Don't have any more children...

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Got an e-mail today from a guy who's spent considerable time putting together arguments for Mother Earth being relieved of the masses of men she's currently supporting. The author wrote to say he'd quoted me. Reading his book feels like peering into a monkey cage.

He describes his work: 

[This book] investigates an extreme fringe of U.S. Protestantism ...that use Old Testament "fruitful" verses to support natalist ideas explicitly promoting higher fecundity.

...This book argues that natalism is inappropriate as a Christian application of Scripture, especially since rich populations’ total footprints are detrimental to biodiversity and to human welfare. 

Yes yes, biodiversity...

These two paragraphs are the end of his scribbling:

A change in hearts and minds is the best way forward. The journey of individual members, and perhaps of whole congregations, away from fundamentalism and toward mainline historic Christianity is desirable. However, there will be large numbers of fundamentalists in the U.S. for the forseeable future, so a way to help them feel comfortable about choosing smaller family sizes has to be found. If some fundamentalists chose to redirect their energy away from biological fecundity and toward other pursuits such as evangelism and mission (including social concern and creation-care), that would be good for ecological sustainability. One contribution to this would be non-natalist interpretation of the Old Testament fruitful verses that is nevertheless compatible with fundamentalist approaches to the Bible. This book is one more step in that direction, but although more research should be done, a far more important task is popular outreach by non-natalists within each denomination to fellow members of their churches, especially to young people.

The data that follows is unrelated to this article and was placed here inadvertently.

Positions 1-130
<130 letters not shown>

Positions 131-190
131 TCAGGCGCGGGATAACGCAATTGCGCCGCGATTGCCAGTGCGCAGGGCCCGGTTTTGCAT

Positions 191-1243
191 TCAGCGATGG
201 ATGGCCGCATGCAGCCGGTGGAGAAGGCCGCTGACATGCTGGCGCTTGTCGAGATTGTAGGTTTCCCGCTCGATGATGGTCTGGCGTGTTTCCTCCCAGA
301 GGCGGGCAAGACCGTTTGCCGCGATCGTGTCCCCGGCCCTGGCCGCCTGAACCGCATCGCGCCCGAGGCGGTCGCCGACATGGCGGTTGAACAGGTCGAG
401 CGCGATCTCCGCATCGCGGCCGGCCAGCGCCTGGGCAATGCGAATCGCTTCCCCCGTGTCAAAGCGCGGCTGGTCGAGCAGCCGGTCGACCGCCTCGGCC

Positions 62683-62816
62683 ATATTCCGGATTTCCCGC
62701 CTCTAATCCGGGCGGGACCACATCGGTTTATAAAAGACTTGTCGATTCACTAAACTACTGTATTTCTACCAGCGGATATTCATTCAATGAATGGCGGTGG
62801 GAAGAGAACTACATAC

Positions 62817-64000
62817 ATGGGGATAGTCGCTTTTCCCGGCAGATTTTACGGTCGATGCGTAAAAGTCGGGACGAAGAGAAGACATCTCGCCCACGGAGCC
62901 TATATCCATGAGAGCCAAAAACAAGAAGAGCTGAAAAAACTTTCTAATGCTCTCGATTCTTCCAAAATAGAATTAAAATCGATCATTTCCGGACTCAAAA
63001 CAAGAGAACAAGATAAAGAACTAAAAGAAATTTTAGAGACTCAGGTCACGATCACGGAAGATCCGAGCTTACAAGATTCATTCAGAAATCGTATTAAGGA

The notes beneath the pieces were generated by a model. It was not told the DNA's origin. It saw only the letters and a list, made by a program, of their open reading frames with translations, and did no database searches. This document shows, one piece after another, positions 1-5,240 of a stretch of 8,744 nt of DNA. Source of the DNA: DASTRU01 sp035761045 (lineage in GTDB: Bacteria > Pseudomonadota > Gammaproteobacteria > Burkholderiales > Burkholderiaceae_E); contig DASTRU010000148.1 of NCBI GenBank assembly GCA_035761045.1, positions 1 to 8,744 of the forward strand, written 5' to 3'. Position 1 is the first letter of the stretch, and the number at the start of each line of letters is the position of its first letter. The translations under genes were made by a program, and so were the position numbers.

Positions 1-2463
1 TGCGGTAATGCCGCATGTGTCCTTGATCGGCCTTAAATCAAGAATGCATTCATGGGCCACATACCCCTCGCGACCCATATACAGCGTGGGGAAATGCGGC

There is much potential for immediate and enduring reductions in our ecological impact through lower fertility, given the high U.S. per capita ecological footprint of 7.0 gha (GFN) and the long-term consequences of additional births (Murtagh and Schlax 18). Ecological impact is a product of impact per person multiplied by population size (which is driven by birth rates). And yet while many researchers and activists labor toward reducing the impact per person (which is good and essential because even if the population stabilized, lower-impact living would be needed), often through small efficiency gains, few consider the large and rapid savings achievable through lower fertility. Looking beyond the U.S., there are many types of natalism, including state, religious, and cultural natalisms. If young people were liberated from all natalist pressures and allowed to follow their own inclinations, there would be lower birth rates and less ecological impact. And it is not all-or-nothing: if just one couple influenced by natalism is released from that ideology and has a smaller family, they will personally avoid “many troubles” (1 Corinthians 7:28, NIV) and also help mend the world.


Tim Bayly

Tim serves Clearnote Church, Bloomington, Indiana. He and Mary Lee have five children and big lots of grandchildren.

Want to get in touch? Send Tim an email!